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State of Authority: The State in Society in Indonesia

State of Authority
Gerry van Klinken and Joshua Barker, eds.
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A major realignment is taking place in the way we understand the state in Indonesia. New studies on local politics, ethnicity, the democratic transition, corruption, Islam, popular culture, and other areas hint at novel concepts of the state, though often without fully articulating them.This book captures several dimensions of this shift. One reason for the new thinking is a fresh wind that has altered state studies generally. People are posing new kinds of questions about the state and developing new methodologies to answer them. Another reason for this shift is that Indonesia itself has changed, probably more than most people recognize. It looks more democratic, but also more chaotic and corrupt, than it did during the militaristic New Order of 1966–1998.State of Authority offers a range of detailed case studies based on fieldwork in many different settings around the archipelago. The studies bring to life figures of authority who have sought to carve out positions of power for themselves using legal and illegal means. These figures include village heads, informal slum leaders, district heads, parliamentarians, and others. These individuals negotiate in settings where the state is evident and where it is discussed: coffee houses, hotel lounges, fishing waters, and street-side stalls.These case studies, and the broader trend in scholarship of which they are a part, allow for a new theorization of the state in Indonesia that more adequately addresses the complexity of political life in this vast archipelago nation. State of Authority demonstrates that the state of Indonesia is not monolithic, but is constituted from the ground up by a host of local negotiations and symbolic practices.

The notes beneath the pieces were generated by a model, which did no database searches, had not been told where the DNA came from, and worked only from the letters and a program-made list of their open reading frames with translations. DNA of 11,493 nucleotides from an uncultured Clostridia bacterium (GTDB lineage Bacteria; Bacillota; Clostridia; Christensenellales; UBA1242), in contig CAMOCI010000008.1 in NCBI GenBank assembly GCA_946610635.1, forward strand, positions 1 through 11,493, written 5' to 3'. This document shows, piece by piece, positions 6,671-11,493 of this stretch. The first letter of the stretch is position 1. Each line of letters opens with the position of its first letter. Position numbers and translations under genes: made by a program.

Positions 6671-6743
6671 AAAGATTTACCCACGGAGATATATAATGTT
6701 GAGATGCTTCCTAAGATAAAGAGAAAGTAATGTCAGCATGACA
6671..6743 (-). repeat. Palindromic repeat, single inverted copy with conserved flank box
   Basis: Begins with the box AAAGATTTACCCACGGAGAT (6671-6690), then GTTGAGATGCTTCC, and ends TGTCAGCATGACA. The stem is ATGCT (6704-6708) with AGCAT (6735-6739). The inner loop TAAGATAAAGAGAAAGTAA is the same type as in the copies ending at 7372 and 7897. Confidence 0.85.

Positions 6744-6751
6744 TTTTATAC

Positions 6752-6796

What the reviewers are saying…

This book offers an engaging contribution to the study of the state and society in post-New Order Indonesia … This ethnography of the state is wonderfully presented in seven case studies … [which] are very imaginative and rich in detail.Contemporary Southeast Asia

The book’s focus on everyday politics is a welcome contribution to a discourse on changing state–society relations in Indonesia that is being dominated by the development industry and its obsession with “civil society” organizations. South East Asia Research

These closely worked case studies are a significant contribution to research on the complexities of political and social life in democratic Indonesia. Bulletin of Indonesian Economic Studies

[T]his volume’s combination of superb case studies, topical breadth, and state-of-the-field theorizing makes this book required reading for all students of contemporary Indonesian politics and society. Bijdragen


Gerry van Klinken is a permanent research fellow with the KITLV research program in Leiden that led to the present book. After a previous career teaching physics and geophysics in Southeast Asia, he moved to Asian Studies with a dissertation in history in 1996. His most recent monograph is Communal Violence and Democratization in Indonesia: Small Town Wars (Routledge, 2007). 

Joshua Barker is Associate Professor of Anthropology at the University of Toronto. He received his BA from Trent University, his MA from SOAS, and his PhD from Cornell University. He has held postdoctoral fellowships in Indonesia, the Netherlands, and Sweden. His research examines urban transformation, crime and security, and new technologies. He is a contributing editor to the journal Indonesia.

Sample Chapters

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